Forum for Science, Industry and Business

Sponsored by:     3M 
Search our Site:

 

Brown expert connects resilience science and marine conservation

18.02.2008
Brown University marine conservation scientist Heather Leslie will explain how the fast-growing field of resilience science can produce more effective ocean protection policies at the annual meeting of the American Association for the Advancement of Science (AAAS), the world’s largest general scientific society.

Resilience science is the study of how ecosystems resist and respond to disturbances, both natu-ral and man-made. This increasingly influential area of environmental science is affecting marine conservation efforts from the Gulf of Maine to the Great Barrier Reef.

At the meeting, held in Boston, Leslie will explain resilience science and its impact in a Feb. 17, 2008 symposium titled “Embracing Change: A New Vision for Management in Coastal Marine Ecosystems.” The symposium runs from 8:30 to 11:30 a.m. in Room 313 of the Hynes Conven-tion Center. Leslie will also attend a Feb. 14, 2008 press briefing on the topic of marine ecosys-tem threats. The briefing kicks off at 1 p.m. in Room 112 of the Hynes Convention Center.

The Sharpe Assistant Professor of Environmental Studies and Biology at Brown, Leslie will dis-cuss at the symposium how ocean ecosystems are increasingly threatened by overfishing, pollu-tion, habitat loss, climate change and coastal development. Understanding why some ecosystems resist these shocks, and continue to deliver benefits such as plentiful fish and pristine beaches, and how others collapse is the subject of resilience science – a budding branch of study that combines approaches from both the life and social sciences.

“Resilience science examines how human and natural forces come together to affect an ecosys-tem’s ability to resist, recover or adapt to disturbances,” Leslie said. “That knowledge can be di-rectly applied to conservation policies – policies that can better protect the oceans.”

At the AAAS symposium, Leslie will explain key elements of resilience science. These include the recognition of the connections between marine systems and human communities, the mainte-nance of diversity in marine ecosystems and economies, and the importance of monitoring of the dynamic ecological processes, such as the rate of plankton production in the upper ocean, that create large-scale ecological patterns.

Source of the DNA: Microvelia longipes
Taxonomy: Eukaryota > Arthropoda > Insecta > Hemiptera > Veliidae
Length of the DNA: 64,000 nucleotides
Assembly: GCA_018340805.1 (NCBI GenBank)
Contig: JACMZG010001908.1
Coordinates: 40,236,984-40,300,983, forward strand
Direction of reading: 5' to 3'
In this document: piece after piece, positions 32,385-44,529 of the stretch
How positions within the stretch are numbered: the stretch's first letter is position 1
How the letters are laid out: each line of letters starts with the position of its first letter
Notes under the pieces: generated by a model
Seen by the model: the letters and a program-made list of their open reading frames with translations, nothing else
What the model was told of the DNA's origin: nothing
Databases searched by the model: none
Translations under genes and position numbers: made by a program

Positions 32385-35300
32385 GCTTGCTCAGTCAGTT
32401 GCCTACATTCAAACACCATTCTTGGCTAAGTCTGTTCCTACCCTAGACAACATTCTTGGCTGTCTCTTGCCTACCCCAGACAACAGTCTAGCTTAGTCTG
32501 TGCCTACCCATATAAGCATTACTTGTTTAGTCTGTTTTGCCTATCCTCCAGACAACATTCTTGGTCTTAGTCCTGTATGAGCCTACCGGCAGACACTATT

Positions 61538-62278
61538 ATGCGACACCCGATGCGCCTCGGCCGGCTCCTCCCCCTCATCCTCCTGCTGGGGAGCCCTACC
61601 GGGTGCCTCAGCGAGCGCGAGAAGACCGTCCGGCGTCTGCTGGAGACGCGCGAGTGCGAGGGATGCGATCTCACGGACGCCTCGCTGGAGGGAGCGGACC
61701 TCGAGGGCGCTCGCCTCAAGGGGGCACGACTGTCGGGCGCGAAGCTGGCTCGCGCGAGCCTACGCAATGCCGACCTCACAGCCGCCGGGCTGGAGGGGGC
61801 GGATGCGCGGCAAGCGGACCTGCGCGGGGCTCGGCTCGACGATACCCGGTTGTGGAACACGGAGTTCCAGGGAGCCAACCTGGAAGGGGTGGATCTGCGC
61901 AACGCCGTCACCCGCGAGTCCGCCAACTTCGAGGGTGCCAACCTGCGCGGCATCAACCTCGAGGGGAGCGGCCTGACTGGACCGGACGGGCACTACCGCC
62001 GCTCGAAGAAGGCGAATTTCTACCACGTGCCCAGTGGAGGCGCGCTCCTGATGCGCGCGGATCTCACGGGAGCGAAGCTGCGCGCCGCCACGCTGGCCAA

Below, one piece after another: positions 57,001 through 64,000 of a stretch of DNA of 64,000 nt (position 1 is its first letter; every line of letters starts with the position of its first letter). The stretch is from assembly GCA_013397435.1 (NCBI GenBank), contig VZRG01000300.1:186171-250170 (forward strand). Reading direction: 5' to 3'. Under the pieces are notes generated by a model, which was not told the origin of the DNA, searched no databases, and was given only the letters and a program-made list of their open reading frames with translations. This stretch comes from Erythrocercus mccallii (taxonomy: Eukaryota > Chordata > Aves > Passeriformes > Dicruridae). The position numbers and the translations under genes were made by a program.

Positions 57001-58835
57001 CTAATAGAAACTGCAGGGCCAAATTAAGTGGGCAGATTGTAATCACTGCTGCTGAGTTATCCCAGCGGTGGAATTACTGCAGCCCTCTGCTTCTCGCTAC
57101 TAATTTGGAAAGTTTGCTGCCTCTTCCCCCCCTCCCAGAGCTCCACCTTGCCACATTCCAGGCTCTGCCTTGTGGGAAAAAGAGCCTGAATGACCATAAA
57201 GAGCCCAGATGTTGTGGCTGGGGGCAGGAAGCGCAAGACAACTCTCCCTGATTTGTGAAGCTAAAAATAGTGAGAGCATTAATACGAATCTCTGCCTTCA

Leslie will also discuss how conservation policies based on resilience science are showing prom-ise around the world and across the United States, most notably in the Chesapeake Bay. Restora-tion of the Bay is underway – evidenced by oyster sanctuaries and eelgrass seeding – to restore lost diversity and increase future resilience.

“Viewing the world through a resilience lens means embracing change and acknowledging the tight connections between humans and nature,” Leslie said. “The way forward will require em-bracing change at many levels — in societal expectations, in business practices, in resource man-agement — to adapt to an ever-changing environment. Resilience science can show the way for-ward, creating more robust marine ecosystems and thriving human communities.”

Wendy Lawton | EurekAlert!
Further information:
http://www.brown.edu

More articles from Ecology, The Environment and Conservation:

nachricht Five-point plan to integrate recreational fishers into fisheries and nature conservation policy
20.03.2019 | Leibniz-Institut für Gewässerökologie und Binnenfischerei (IGB)

nachricht Rain is important for how carbon dioxide affects grasslands
06.03.2019 | University of Gothenburg

All articles from Ecology, The Environment and Conservation >>>

The most recent press releases about innovation >>>

Die letzten 5 Focus-News des innovations-reports im Überblick:

Im Focus: The taming of the light screw